Pennsylvania House and Universal Furniture

Although La-Z-Boy attempted to salvage the popular designs and brand name of Pennsylvania House, apparently their move to produce overseas did not appease old customers and fans.

Likely, the poor quality of this “new” Pennsylvania House furniture did not satisfy their former clients. Indeed, high quality solid wood furniture attracted people to the brand originally. New customers likely saw no difference between the “new” Pennsylvania House and cheaper alternatives made in factories across China.

PA House furniture In other words, “Pennsylvania” was taken out of Pennsylvania House.

By 2007, just a few years later, La-Z-boy sold the rights to the name to another company, Universal Furniture.

Sadly, Universal too struggled with the Pennsylvania House name and brand.

Today, the Universal Furniture website makes no mention of the Pennsylvania House brand. Nor, do they use any logos, stamps or insignia. A search on their site produces a selection of dressers, beds and nightstands, yet they seem to bear little resemblance to vintage Pennsylvania House furniture.

For all intents and purposes, true Pennsylvania House Furniture only exists on eBay, in an occasional Craigslist furniture for sale ad or at an antique store.

PA House Styles, Finishes and Woods

As mentioned earlier, Pennsylvania House has a great reputation for classic, Colonial styles. Indeed, these timeless styles included Queen Anne Dining room sets, classic highboy dressers with solid brass hardware, and beautiful poster beds. Typically, Queen Anne and Chippendale styles dominated the production lines.

Pennsylvania House Value We have sold numerous vintage dining room sets and occasional pieces by PA House. The appeal of Early American Furniture remains strong for many buyers today. Pennsylvania House made most of these vintage dining room sets in solid cherry. And they offered elegant dark glossy finishes, satiny red finishes, or a more muted brown finish in cherry.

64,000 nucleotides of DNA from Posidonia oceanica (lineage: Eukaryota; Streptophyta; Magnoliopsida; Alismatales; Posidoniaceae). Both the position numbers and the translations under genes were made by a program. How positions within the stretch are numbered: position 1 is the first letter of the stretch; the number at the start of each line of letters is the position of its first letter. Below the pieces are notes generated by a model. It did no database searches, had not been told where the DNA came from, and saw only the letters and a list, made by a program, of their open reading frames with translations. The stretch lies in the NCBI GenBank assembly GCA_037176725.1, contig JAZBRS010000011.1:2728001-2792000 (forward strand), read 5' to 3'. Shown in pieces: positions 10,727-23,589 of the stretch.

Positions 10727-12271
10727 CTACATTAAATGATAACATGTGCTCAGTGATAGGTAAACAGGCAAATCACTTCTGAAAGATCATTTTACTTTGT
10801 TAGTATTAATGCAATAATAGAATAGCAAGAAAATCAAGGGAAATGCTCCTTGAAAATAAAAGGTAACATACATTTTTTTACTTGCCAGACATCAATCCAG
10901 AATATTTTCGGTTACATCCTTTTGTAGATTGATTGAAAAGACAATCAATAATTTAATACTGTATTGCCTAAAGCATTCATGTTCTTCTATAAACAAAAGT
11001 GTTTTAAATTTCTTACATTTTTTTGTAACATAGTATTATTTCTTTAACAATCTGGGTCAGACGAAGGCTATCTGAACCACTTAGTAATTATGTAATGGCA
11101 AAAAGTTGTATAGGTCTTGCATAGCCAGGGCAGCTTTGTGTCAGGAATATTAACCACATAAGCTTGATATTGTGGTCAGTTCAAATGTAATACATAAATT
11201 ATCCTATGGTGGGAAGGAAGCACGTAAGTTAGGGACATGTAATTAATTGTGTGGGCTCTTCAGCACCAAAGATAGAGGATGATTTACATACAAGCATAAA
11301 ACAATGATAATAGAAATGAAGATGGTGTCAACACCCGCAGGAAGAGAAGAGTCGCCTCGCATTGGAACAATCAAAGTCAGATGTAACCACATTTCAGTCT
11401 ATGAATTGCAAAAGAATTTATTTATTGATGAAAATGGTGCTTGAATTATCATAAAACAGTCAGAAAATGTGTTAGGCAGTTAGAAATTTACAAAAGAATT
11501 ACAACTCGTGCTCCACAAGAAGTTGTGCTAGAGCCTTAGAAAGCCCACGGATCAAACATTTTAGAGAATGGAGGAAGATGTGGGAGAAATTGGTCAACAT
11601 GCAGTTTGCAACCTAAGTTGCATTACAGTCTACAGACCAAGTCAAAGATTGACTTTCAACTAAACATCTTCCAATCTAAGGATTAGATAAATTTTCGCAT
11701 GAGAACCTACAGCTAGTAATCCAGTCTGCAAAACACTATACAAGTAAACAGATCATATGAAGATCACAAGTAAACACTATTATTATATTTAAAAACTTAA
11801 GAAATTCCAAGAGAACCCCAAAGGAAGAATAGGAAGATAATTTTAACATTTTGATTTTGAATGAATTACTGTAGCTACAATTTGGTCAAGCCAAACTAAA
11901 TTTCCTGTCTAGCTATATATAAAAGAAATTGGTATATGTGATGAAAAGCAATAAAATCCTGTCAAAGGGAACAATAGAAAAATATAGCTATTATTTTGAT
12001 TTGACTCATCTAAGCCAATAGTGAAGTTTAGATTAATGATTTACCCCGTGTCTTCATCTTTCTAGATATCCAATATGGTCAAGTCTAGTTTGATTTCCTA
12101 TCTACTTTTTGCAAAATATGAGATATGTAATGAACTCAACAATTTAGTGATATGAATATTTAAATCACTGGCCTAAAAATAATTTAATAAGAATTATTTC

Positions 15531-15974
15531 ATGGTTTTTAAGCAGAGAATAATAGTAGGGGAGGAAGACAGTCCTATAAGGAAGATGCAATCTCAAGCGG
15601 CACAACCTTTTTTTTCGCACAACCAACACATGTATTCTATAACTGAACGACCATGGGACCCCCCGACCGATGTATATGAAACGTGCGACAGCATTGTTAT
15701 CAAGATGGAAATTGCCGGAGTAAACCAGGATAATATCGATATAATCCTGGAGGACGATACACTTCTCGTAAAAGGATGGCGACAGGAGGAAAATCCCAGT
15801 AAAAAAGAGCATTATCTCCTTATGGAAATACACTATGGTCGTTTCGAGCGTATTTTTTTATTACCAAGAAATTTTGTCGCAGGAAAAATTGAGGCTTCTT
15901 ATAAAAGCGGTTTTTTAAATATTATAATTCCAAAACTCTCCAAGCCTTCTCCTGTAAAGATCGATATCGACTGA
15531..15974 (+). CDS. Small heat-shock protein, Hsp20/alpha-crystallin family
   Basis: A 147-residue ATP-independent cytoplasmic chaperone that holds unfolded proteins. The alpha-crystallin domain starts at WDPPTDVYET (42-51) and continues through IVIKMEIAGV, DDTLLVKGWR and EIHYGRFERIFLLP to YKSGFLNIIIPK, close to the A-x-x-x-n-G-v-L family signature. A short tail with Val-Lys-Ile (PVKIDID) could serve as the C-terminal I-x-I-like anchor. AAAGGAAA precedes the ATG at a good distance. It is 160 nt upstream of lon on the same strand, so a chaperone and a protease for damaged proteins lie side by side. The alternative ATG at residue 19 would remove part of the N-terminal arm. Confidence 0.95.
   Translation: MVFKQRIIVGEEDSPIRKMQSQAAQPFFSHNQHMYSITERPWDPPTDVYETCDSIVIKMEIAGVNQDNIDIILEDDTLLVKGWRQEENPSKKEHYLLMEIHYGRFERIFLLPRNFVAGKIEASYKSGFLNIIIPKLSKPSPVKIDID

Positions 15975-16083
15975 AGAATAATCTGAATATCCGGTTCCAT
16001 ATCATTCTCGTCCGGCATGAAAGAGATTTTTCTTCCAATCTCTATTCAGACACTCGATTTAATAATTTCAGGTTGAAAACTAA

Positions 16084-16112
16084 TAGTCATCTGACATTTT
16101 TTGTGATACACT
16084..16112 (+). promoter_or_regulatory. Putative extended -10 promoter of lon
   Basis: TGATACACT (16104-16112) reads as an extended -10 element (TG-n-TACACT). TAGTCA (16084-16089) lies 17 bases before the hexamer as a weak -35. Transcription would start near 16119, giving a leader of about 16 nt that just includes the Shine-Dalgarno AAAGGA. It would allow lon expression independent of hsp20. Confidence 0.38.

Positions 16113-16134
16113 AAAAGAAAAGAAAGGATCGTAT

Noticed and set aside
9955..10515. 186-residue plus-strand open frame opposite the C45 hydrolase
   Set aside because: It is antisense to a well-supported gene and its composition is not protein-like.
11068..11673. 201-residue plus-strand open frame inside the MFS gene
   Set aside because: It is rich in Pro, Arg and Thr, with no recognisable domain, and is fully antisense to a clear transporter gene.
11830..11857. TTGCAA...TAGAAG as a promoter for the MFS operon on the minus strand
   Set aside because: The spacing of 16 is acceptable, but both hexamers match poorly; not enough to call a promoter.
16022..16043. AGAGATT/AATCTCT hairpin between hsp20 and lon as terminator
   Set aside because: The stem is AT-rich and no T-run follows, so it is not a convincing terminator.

Additionally, the company offered Country Colonial styles. You might see the name Pennsylvania House on step back hutches, Windsor style chairs and drop leaf tables. From time to time, you will see a simple rush seat chair set made by the company.

Many times, we sold dining room hutches with reproduction “bubble glass.” The curved glass on these vintage cabinets gives the impression of an antique cabinet. These more informal styles by Pennsylvania House still used traditional design cues and high quality woods in their creation. Pennsylvania House Furniture Vintage

Of course, maple and oak gained some popularity in the 1960’s as a durable and lighter alternative to cherry. A charming knotty pine line by Pennsylvania House also gained a foothold in certain regions, as lighter finishes gathered a following in the 1970’s and 1980’s. Although not as popular as cherry PA House furniture, these collections do pop up from time to time.

Alternative Furniture Styles

Another unexpected style of Victorian influenced furniture by Pennsylvania House occasionally find their way into antique shops as well. Of course, Victorian Pennsylvania House likely features carved floral and leaf hardware and some teardrop carvings along the sides. In many respects, this Pennsylvania House Victorian variety was more of an adaptation of Victorian styles, rather than an exact reproduction. Indeed, the Victorian bedroom sets from Pennsylvania House look decidedly 1970 rather than 1870.

Finally, in an attempt to add a bit of contemporary edge to their furniture, Pennsylvania House made a short-lived line of Danish-inspired designs in the 1960’s. This rare style often features bookcase headboards and more streamlined case pieces. Mid Century Modern furniture by Pennsylvania house has less of a following, but occasionally you can find this line at vintage shops and online stores.

PA House Furniture Values

Pennsylvania House furniture values can fluctuate like any other market. Obviously, trends can have a lot to do with the value of any given vintage furniture piece at any given time.

Currently, we see a slow but steady return to traditional styles (take a look at our article on Bohemian style for an introduction) as a trend. Of course, this could mean that Pennsylvania House will find increasing demand on the resale market.